The very first man I dated at nineteen reappeared in my life thirty seven years after our split. I had forgotten why our relationship had ended.
During those thirty-seven years if someone had asked me about the most influential relationships I had in my life I would have missed that relationship out completely.
Not because I did it consciously, I had simply relegated the experience to the most distant recesses of my mind and only the basics of it were available for recall.
My first-ever long-term relationship… That lasted a whole year… My first love… Not an important influence?
Now that was an interesting psychological phenomenon to observe in myself.
I will explain…
In seventies and eighties the thing to do on a Sunday was to go to the “Sesh.” The Sunday session was a few of hours of binge drinking that occurred because of the liquor licensing laws.
It was probably the catalyst for our binge drinking culture — the government of the time had special religious laws that trained us to binge drink.
My sister and I started the habit of going to Steve’s “Sesh” in Nedlands when I was about fifteen or sixteen years old and we kept it up until I was eighteen and once I was of legal age I felt that it was optional.
Steve’s was popular and packed and there were always people spilling out the doors. I didn’t have any money at the time so drinking wasn’t an choice, I would order a glass of water and it would arrive with ice and I would sip it as though it was straight vodka.
I was at boarding school at the time, and every second week-end my parents would sign me out so I could stay with my grandmother in Nedlands.
It was wonderful staying with her as she really cared for me in a way that my mother couldn’t so I revelled in her attention.
At the “Sesh” if a man asked me if I wanted a drink I would order a Pim’s because it was pretty and I liked the umbrella — I actually didn’t much like alcohol and didn’t really drink much of it until my mid 20’s.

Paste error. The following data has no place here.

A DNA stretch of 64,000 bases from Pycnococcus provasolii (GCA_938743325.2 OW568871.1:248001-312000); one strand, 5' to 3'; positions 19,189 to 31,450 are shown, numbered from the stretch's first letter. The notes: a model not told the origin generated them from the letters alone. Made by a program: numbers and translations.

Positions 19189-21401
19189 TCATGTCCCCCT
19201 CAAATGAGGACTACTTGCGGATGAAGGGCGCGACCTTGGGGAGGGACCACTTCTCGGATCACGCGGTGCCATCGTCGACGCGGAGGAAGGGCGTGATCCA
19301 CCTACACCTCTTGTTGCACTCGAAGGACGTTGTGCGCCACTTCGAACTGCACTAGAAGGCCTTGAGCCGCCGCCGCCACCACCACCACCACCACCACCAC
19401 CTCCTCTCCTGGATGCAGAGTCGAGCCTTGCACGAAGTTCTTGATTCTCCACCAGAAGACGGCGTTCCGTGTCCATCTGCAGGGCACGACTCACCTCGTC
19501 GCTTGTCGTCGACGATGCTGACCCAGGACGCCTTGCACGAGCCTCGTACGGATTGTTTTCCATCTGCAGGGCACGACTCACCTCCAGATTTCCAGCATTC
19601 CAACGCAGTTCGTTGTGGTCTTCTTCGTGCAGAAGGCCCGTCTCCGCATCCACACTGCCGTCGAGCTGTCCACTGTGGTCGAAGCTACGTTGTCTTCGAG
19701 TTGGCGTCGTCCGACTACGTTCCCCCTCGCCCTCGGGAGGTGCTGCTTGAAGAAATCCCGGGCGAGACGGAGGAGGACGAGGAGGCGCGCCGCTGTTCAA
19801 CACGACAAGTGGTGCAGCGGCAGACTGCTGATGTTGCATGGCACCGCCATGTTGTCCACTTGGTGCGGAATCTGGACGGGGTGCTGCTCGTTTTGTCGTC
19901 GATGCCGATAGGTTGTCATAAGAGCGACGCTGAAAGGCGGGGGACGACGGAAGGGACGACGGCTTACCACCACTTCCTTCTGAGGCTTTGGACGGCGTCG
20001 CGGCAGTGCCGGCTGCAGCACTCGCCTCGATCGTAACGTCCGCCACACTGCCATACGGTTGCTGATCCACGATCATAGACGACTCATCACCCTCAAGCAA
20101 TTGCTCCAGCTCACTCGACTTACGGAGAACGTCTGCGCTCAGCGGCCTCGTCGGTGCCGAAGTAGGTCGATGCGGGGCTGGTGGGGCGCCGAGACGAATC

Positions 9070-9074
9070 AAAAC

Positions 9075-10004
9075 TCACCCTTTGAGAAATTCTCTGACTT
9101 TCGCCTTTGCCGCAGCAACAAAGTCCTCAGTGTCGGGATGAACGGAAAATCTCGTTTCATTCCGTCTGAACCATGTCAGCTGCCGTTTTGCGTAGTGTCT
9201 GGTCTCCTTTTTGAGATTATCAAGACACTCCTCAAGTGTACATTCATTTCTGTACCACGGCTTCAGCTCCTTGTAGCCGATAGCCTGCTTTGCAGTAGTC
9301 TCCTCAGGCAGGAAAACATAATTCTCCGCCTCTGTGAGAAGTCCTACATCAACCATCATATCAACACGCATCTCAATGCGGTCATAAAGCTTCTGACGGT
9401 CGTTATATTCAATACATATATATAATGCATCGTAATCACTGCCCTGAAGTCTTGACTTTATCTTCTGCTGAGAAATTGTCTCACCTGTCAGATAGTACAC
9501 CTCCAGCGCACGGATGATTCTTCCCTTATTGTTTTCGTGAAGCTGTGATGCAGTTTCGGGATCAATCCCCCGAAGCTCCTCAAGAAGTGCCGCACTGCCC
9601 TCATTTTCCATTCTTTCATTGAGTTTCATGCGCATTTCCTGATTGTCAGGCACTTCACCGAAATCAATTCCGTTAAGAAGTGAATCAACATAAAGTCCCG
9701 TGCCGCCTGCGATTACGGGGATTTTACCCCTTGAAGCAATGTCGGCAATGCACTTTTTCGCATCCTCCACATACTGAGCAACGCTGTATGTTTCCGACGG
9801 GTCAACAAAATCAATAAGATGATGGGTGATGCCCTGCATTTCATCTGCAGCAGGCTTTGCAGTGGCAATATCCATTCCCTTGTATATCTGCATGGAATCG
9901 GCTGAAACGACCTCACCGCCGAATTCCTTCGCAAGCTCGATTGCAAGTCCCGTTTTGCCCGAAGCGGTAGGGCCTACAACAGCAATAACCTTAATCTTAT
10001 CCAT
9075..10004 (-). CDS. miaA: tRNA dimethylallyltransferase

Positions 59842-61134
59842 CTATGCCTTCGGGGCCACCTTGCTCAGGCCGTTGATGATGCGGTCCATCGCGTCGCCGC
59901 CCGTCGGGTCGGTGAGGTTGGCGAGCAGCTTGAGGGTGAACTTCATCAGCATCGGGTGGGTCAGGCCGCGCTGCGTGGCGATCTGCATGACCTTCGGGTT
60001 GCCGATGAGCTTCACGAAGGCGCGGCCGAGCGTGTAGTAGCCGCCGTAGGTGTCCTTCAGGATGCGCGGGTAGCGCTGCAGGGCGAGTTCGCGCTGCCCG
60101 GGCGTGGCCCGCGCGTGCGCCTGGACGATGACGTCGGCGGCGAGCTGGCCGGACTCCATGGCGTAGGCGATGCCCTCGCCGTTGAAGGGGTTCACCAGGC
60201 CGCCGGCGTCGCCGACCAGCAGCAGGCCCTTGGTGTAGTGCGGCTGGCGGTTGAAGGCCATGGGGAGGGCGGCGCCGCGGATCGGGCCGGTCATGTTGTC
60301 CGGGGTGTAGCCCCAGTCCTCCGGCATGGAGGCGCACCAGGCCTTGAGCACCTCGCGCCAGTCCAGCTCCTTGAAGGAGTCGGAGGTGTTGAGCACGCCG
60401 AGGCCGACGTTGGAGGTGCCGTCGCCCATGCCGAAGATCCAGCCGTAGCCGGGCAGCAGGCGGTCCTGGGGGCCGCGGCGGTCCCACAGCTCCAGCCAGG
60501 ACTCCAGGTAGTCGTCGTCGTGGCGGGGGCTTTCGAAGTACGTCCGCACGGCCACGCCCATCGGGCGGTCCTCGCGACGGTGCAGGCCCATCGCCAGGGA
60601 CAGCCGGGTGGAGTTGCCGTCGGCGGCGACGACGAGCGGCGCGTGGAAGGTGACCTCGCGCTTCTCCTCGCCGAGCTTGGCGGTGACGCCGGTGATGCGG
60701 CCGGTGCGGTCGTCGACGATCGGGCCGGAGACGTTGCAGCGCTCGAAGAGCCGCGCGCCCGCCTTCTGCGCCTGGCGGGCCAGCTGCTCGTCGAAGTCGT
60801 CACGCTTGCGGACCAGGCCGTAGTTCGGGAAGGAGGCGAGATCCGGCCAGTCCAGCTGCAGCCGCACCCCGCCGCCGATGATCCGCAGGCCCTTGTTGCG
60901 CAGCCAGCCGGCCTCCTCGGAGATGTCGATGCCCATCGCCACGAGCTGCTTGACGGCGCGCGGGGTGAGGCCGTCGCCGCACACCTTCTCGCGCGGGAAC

On the Sunday’s that I was with my Nanna, I would hang out at the “Sesh” for the few hours allowed and then go back to Nannas, don my school uniform complete with tie, hat and lace up shoes. I would take the taxi back to the “gaol like” boarding school by 8pm.
I had no idea what Nanna thought we were doing. Maybe she thought that we were just going for a walk?
Times were much freer then and most adults were not the control freaks that many parents are now.
I left boarding school and continued with the Sunday “Sesh” with friends when there was nothing better to do.
We would trawl around to different places. One of the places was Chelsea Tavern also in Nedlands but on the highway. We would walk in and it would be so crowded that we women would get fondled and pinched and not know who did it as there were too many close men to choose from.
I always found these places noisy, confusing and as I didn’t often drink — outright stupid. I remember men with reddened, beaded sweaty faces and slurred words coming much too close to me and blasting me with alcoholic breath while asking me out.
I don’t really know why I went. Peer pressure I am guessing — it just seemed to be the thing that was done on a Sunday afternoon.
After a couple of weeks going to Chelsea Tavern I got to know a guy who I will call Sam. He was English and had not been in Australia for long. Sam had the strongest accent, and to my unschooled Australian ears it sound as though he was from Northern England — Manchester or somewhere like that. I thought that he was from the back blocks of nowhere.